For frontline healthcare workers, it can be difficult to admit failure. But in order to create a more open and honest culture, admitting you’re not perfect is the necessary first step.
When cardiac anesthesiologist Surita Sidhu first met Mas, it was at a ‘Welcome New Residents!’ BBQ in the early 2000s. He was a resident and she was an attending staff (Mas assumed she was a medical student, a mistake she still laughs about) but the two made a connection, and worked closely throughout his residency. Over the years, Sidhu provided mentorship and, more importantly, friendship. When it came time for Mas to choose a place of work after his fellowship, he decided to join Sidhu at the The University of Alberta Hospital.
It was there that Sidhu truly realized Mas’s dedication to his work.
“There are those special people you meet along the way who you feel a real kinship with because for you both, the job really is a calling. You recognize kindred spirits when you’re working so closely together,” says Sidhu.
Whether it was his gentle nature, unflappable sense of humor or his willingness to come in and help out on days off, Mas stood out for more than just his natural ability. In a job that calls for a lot of busy days and late nights — Sidhu says being a cardiac anesthesiologist can be both mentally and physically exhausting — his desire to do the best job possible was laudable.
But looking back, Sidhu says that the same tireless work ethic and pursuit of perfection was a double-edged sword.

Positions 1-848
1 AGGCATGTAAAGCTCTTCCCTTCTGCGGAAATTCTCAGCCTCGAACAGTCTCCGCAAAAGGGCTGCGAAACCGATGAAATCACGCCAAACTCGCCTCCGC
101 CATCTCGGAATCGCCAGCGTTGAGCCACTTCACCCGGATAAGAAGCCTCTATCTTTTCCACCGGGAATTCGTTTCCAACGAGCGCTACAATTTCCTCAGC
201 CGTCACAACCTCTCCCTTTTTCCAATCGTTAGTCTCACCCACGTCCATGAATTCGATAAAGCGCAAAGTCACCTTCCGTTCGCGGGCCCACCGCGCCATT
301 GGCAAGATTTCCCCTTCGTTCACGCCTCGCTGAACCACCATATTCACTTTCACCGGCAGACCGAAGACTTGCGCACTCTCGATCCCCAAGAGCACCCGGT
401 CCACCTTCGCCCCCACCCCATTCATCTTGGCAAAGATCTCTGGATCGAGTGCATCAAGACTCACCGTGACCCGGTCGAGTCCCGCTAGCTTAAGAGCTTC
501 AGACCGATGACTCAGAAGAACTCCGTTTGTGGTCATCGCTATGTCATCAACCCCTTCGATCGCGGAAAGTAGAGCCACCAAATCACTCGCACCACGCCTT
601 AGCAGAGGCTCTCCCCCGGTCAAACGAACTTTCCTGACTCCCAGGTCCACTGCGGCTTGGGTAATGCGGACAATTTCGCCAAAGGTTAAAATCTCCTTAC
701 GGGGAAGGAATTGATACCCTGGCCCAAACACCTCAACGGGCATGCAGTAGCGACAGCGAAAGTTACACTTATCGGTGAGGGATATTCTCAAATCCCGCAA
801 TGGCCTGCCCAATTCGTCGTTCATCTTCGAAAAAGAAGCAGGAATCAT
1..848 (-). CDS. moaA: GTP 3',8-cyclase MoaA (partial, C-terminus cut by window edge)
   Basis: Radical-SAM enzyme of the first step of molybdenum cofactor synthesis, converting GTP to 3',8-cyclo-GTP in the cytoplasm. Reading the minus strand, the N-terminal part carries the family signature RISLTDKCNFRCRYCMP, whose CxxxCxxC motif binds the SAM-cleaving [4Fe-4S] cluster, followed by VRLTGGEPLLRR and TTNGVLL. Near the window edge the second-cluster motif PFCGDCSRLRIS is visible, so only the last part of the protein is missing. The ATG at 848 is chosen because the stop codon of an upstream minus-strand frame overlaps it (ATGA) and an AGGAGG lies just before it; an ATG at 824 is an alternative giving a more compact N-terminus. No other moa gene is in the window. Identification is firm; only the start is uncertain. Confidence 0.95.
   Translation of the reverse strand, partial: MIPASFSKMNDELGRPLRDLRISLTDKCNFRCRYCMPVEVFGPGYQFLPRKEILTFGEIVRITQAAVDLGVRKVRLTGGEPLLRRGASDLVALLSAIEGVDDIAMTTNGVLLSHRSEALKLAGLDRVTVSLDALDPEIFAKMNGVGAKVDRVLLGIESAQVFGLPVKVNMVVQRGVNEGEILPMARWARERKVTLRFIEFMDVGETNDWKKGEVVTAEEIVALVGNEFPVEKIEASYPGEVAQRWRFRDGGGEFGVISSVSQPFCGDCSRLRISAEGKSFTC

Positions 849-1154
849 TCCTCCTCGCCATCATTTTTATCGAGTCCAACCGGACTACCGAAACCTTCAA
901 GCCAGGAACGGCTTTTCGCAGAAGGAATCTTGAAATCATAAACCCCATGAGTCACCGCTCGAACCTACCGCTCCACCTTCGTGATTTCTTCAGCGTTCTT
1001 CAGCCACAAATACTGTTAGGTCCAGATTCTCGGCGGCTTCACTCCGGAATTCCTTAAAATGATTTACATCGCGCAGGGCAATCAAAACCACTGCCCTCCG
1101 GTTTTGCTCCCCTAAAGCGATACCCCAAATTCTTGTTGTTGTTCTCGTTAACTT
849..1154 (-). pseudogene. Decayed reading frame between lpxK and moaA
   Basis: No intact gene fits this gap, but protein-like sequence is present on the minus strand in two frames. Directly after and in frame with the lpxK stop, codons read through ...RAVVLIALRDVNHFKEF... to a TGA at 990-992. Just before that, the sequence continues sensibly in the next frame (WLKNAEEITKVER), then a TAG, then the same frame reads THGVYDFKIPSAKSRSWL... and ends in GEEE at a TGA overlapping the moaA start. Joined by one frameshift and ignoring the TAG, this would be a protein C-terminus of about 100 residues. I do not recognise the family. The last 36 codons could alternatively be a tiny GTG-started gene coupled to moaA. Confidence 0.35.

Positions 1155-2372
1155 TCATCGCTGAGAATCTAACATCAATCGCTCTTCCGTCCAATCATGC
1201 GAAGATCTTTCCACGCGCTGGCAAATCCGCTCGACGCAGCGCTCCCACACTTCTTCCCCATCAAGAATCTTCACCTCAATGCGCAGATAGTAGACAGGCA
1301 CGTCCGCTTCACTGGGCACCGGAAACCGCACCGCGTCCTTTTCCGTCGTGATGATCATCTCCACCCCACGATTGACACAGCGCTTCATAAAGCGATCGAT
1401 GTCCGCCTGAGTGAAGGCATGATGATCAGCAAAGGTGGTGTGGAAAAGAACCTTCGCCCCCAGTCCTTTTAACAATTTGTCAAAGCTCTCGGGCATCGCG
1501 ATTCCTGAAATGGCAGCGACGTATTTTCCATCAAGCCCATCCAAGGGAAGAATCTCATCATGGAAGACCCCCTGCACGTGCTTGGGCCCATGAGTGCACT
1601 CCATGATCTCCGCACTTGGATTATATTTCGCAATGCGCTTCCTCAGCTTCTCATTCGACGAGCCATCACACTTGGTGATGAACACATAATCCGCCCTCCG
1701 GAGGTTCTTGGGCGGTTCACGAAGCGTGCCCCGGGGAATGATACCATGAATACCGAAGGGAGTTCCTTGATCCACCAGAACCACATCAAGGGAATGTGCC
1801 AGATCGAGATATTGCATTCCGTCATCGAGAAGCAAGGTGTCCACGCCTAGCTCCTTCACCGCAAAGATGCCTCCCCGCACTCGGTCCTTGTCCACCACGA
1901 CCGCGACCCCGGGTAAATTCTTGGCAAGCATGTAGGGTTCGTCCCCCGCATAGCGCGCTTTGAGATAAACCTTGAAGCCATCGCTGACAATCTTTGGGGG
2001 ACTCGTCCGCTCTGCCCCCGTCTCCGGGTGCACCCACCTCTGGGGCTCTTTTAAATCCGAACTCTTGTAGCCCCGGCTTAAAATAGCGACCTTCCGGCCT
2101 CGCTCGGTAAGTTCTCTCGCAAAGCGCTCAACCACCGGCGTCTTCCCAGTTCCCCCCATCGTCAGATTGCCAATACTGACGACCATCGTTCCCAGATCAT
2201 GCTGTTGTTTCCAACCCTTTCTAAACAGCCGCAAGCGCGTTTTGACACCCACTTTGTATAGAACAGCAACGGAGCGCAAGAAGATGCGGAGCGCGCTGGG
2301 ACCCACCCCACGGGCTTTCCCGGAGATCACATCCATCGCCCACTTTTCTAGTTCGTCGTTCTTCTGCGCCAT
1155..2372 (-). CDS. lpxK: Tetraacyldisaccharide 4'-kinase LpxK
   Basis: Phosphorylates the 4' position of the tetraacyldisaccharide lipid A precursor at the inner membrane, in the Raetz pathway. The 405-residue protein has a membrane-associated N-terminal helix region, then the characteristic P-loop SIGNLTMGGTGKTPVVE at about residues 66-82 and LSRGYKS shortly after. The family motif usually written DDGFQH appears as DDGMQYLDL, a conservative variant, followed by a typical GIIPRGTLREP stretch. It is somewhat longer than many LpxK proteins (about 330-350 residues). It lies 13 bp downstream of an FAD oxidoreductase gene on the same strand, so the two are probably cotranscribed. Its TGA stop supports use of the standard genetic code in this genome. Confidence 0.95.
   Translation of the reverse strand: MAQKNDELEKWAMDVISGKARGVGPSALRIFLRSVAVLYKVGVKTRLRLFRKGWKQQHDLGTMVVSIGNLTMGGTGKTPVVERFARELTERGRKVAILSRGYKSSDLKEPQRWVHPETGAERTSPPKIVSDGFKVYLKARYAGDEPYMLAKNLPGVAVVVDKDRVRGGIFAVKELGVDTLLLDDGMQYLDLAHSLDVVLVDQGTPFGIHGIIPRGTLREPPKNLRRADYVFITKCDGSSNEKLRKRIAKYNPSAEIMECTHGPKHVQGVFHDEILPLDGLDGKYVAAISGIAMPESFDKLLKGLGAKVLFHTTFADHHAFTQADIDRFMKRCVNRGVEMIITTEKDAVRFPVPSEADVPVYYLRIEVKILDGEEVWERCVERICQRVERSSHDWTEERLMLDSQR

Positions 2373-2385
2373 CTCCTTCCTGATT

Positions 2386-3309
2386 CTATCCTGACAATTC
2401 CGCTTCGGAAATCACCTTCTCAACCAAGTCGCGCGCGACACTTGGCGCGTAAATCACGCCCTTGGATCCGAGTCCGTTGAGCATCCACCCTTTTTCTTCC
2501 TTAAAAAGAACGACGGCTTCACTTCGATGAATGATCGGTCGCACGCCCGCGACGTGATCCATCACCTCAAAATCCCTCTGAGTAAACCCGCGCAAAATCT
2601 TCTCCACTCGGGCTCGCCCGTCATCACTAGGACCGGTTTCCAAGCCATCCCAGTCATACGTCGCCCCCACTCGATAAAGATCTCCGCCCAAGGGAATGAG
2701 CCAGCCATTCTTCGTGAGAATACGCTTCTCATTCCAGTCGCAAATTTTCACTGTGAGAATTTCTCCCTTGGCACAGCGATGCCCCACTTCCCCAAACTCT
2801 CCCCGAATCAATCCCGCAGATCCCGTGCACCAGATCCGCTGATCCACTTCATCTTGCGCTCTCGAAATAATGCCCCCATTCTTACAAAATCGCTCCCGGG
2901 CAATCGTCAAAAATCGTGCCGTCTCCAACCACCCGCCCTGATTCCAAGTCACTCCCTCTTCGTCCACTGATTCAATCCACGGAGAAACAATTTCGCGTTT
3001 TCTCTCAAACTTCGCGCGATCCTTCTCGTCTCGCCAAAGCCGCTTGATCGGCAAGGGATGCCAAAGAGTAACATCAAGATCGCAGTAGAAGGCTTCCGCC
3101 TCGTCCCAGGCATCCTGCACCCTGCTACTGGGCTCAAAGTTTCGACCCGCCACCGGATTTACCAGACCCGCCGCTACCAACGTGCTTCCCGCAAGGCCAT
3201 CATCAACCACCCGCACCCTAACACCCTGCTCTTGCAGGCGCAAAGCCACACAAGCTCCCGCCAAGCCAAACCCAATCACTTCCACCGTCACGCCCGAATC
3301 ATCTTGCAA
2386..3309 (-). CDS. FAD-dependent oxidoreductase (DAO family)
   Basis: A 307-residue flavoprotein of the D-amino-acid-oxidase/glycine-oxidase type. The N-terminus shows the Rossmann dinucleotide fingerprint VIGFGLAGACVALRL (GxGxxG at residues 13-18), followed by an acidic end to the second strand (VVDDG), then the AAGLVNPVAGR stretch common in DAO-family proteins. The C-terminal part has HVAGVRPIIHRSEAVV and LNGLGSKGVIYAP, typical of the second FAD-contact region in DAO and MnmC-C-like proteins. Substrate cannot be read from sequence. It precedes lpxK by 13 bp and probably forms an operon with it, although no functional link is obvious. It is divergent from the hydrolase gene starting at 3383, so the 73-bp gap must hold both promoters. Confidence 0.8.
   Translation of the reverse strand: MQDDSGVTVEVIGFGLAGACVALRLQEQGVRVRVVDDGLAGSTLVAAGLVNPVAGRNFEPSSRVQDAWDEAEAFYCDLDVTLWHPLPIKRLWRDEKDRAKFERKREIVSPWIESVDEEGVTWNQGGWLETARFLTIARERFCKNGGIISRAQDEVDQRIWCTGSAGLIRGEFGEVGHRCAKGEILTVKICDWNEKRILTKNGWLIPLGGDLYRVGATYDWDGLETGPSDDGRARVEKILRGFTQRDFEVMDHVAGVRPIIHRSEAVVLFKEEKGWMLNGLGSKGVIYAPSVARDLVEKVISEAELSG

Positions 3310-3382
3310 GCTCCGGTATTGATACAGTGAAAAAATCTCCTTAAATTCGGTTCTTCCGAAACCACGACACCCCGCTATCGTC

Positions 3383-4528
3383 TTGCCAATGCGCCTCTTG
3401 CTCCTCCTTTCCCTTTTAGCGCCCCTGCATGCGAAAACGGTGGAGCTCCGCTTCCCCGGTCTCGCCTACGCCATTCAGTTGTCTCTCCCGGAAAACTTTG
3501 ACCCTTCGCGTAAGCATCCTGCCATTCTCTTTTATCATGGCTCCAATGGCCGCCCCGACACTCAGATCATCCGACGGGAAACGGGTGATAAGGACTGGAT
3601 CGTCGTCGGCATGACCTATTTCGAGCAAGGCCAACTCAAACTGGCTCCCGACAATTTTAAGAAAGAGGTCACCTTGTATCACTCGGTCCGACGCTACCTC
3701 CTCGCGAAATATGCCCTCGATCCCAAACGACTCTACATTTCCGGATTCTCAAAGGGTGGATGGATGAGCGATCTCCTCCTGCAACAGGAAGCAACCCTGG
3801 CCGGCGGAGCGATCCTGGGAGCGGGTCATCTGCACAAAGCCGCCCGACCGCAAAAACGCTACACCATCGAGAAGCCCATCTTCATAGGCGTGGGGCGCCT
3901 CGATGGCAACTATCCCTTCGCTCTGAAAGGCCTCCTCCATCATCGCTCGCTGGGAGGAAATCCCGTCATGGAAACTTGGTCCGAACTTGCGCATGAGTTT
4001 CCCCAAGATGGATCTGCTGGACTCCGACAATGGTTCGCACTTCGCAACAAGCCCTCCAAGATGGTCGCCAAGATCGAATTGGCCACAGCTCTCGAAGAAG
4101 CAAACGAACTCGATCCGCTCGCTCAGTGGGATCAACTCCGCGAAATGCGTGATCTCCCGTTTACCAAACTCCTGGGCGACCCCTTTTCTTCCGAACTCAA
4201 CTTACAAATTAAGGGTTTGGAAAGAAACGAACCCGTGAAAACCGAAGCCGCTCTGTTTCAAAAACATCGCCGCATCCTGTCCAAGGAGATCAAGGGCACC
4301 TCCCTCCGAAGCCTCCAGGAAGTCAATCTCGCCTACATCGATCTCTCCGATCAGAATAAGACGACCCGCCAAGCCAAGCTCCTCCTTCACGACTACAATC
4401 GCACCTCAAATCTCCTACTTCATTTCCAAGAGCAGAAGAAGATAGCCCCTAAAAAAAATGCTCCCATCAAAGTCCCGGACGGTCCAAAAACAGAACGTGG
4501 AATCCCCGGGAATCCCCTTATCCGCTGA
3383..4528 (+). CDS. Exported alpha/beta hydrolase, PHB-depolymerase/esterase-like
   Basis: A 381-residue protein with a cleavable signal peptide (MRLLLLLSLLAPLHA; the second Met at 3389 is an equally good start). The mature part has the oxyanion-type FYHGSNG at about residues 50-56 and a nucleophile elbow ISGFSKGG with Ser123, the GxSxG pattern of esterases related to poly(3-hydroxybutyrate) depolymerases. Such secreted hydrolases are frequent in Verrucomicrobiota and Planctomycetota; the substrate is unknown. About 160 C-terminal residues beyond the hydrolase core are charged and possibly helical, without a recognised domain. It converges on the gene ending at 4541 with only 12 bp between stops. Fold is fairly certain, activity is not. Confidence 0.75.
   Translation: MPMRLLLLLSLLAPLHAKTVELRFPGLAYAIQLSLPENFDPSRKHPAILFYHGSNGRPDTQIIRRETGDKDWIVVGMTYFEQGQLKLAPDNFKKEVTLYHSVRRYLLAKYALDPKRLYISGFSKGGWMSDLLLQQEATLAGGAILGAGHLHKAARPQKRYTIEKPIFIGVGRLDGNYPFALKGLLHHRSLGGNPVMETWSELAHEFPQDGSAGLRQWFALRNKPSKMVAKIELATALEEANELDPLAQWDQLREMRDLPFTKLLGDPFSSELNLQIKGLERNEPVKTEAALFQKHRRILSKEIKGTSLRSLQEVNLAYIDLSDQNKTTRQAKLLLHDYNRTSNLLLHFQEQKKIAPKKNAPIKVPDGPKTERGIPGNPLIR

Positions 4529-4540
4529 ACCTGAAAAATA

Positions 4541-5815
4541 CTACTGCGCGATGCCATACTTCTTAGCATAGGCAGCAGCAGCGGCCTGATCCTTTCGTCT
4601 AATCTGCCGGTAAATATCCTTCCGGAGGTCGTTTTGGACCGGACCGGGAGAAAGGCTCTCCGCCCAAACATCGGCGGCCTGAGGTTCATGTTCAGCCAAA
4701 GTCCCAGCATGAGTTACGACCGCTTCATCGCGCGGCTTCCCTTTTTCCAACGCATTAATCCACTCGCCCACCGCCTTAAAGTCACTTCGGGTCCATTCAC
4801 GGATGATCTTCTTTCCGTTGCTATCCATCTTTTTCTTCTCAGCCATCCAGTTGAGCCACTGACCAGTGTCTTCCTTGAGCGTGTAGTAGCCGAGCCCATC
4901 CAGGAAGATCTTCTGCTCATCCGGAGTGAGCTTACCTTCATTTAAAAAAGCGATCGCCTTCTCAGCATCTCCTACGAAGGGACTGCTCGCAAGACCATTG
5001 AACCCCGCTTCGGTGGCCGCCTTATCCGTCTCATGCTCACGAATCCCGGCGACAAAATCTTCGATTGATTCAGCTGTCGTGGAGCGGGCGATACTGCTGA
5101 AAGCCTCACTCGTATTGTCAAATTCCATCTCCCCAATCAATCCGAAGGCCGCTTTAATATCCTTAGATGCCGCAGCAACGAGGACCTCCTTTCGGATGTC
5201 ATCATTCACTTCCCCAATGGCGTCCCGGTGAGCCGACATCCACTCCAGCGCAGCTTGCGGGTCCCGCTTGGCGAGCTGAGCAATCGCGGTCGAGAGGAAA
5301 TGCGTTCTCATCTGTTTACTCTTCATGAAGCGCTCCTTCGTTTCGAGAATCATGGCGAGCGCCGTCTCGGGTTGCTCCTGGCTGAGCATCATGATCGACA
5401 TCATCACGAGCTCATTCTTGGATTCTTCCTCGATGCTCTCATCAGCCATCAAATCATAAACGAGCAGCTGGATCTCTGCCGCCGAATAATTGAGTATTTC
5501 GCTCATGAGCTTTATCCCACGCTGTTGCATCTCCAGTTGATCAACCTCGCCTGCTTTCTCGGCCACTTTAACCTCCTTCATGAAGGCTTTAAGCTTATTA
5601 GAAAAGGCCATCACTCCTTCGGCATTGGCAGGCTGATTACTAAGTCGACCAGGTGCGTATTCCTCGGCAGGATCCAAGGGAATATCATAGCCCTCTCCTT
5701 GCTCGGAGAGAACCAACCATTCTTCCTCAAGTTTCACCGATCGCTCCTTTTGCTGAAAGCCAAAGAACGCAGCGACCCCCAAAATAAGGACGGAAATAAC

“Mas really struggled with admitting that he made a mistake or that things didn’t always turn out the way he would have liked.” She remembers telling Mas that he had to stop worrying about what others thought, and that in this job being able to look in the mirror and be comfortable with your decisions is what matters at the end of the day.
With Mas’s passing, Sidhu wishes she could have impressed upon him that it was OK not to get it right every time. Due to the nature of frontline healthcare — where you’re expected to excel in even the most pressure-cooker of situations — she says understands why Mas didn’t ask for help.
“If you’re in a profession where the default is being able to handle anything, it would be difficult to tell anyone that you’re not. We have to normalize the fact that we do the best that we can every day and that some days are better than others. It’s OK to admit you need help. It doesn’t make you less of a person or that you don’t excel at what you’re doing. But it’s critical for how we can grow as people.”
Sidhu hopes the Mas Yukawa Foundation can help high achievers begin to feel comfortable having that conversation.